Big Gigs: A guide to Twin Cities music Feb. 21-27

  • Updated: February 21, 2014 - 9:58 AM
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Paul Simon

Photo: DAVID BREWSTER • dbrewster@startribune.com,

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Paul Simon doesn’t always tour solo. Having teamed up with Bob Dylan and Brian Wilson on previous treks, now he’s hooked up with Sting, which promises a fuller collaboration than he had with Dylan (five songs) or Wilson (none). Thus far on their On Stage Together Tour, Simon and Sting have duetted on 10 selections per night — or about one-third of the show. They even merge their bands. The nearly three-hour concert alternates between duets and solo sets. Read an interview with Sting in Saturday’s Variety section. (8 p.m. Sun. Xcel Energy Center, $42-$252.) Jon Bream

POP/ROCK

An annual reminder of the Cedar’s folkier past — and of one of the Midwest’s all-time greatest singer/songwriters — Greg Brown is once again leaving his farm in southeastern Iowa for a short jaunt north with his golden-handed guitar-miner pal Bo Ramsey in tow. Red House Records, the St. Paul label founded around Brown’s talent, recently gave his debut album, “Iowa Waltz,” the deluxe reissue treatment timed to its 30th anniversary. Brown also proved to be still going strong on last year’s overlooked “Hymns to What Is Left.” (8 p.m. Fri., Cedar Cultural Center, sold out; 7:30 p.m. Sat., Sacred Heart Music Center, Duluth, $30.) Chris Riemenschneider

The legend goes that you gotta have a fiddle in the band to play in Texas, a trait that Carrie Rodriguez has always fulfilled with her own fiddle-playing skills to complement her Americana Music Association Award-winning singer/songwriter talents. Now the Austinite has a Minnesota guitarist to round out her sound: Luke Jacobs of Romantica notoriety. The romantically linked duo show off their musical chemistry on the new “Live at the Cactus” collection, recorded in the venerable Austin folk room that counted Townes Van Zandt as a regular, and featuring the locally rooted gem “Lake Harriet” as the opening cut. So it’s sort of a homecoming, especially with ex-Austin-based Twin Cities countryman Frankie Lee opening. (7:30 p.m. Sun., Cedar Cultural Center, all ages, $12-$15.) Riemenschneider

Moody piano pop, neo-’60s soul, orchestral psychedelia — Liam Hayes’ aptitude for artfully plundering the past without ever repeating himself earned the Chicago-based singer, songwriter and multi-instrumentalist a global cult following (and a cameo in Stephen Frears’ “High Fidelity”) long before director Roman Coppola tapped him to score last year’s “A Glimpse Inside the Mind of Charles Swann III.” While comparably retro, Hayes’ newly completed “Slurrup” is leaner and meaner than anything he’s done all millennium. Next-gen garage Americana firebrands Empires headline. (7:30 p.m. Sun., 7th Street Entry, $10.) Rod Smith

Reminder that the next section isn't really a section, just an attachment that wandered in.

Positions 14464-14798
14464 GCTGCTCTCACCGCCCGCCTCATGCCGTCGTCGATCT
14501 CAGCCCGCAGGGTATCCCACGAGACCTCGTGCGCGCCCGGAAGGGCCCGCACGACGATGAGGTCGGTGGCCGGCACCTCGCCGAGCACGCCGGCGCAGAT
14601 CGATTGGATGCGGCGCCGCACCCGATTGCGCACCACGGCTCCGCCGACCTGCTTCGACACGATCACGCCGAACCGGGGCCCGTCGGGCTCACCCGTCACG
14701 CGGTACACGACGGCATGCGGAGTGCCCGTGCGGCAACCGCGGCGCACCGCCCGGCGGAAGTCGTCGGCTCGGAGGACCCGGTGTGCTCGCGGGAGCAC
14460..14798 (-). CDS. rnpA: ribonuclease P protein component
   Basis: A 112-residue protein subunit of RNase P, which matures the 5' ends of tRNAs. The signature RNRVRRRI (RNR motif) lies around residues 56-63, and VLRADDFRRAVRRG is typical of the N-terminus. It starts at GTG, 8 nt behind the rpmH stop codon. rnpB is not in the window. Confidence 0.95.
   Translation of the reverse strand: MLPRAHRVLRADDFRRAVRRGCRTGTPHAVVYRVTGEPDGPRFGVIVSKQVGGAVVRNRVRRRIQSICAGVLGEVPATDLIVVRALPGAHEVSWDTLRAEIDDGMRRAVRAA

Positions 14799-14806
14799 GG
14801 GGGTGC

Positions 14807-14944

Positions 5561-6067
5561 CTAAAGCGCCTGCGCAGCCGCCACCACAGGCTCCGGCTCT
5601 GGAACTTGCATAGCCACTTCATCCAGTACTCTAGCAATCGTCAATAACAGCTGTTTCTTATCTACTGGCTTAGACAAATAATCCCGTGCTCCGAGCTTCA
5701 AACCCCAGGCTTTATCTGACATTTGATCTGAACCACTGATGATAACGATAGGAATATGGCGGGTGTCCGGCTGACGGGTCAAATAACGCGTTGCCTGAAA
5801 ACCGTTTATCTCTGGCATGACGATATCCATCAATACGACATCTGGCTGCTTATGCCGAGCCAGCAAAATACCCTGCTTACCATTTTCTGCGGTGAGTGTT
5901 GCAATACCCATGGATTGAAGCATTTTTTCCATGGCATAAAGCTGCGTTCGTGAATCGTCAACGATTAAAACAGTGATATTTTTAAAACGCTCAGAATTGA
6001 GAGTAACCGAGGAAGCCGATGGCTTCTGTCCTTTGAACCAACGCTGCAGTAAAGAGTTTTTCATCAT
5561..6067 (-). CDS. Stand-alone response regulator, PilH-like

Instead of playing the post-college loaf in Mom and Dad’s basement, Yale music grad San Fermin (aka Ellis Ludwig-Leone) retreated to the Canadian Rockies to pen a Hemingway-inspired, chamber-pop album that would take more than 20 musicians to actualize. “San Fermin” revolves around two male and female characters at life crossroads discussing life, love and the future (anyone smell a philosophy minor?). Composer/beatmaker Son Lux opens. (8:30 p.m. Sun., Turf Club, $15.) Michael Rietmulder

Part of the Cedar’s 416 Club Commissions series to premiere new music, Brute Heart violist/keyboardist Jackie Beckey has composed an epic piece built around a visual installation and Ugandan and Argentinian rhythms. Beckey already showed a knack for composing for the visual realm when the Walker commissioned her group to score the silent movie “The Cabinet of Dr. Caligari” in 2012, plus she has composed for Bedlam and In the Heart of the Beast theaters. She will be joined by Pittsburgh brass band Lungs Face Feet and local acts Dream Weapon and Mar Habrine. (7 p.m. Mon., Cedar Cultural Center, all ages, $5.) Riemenschneider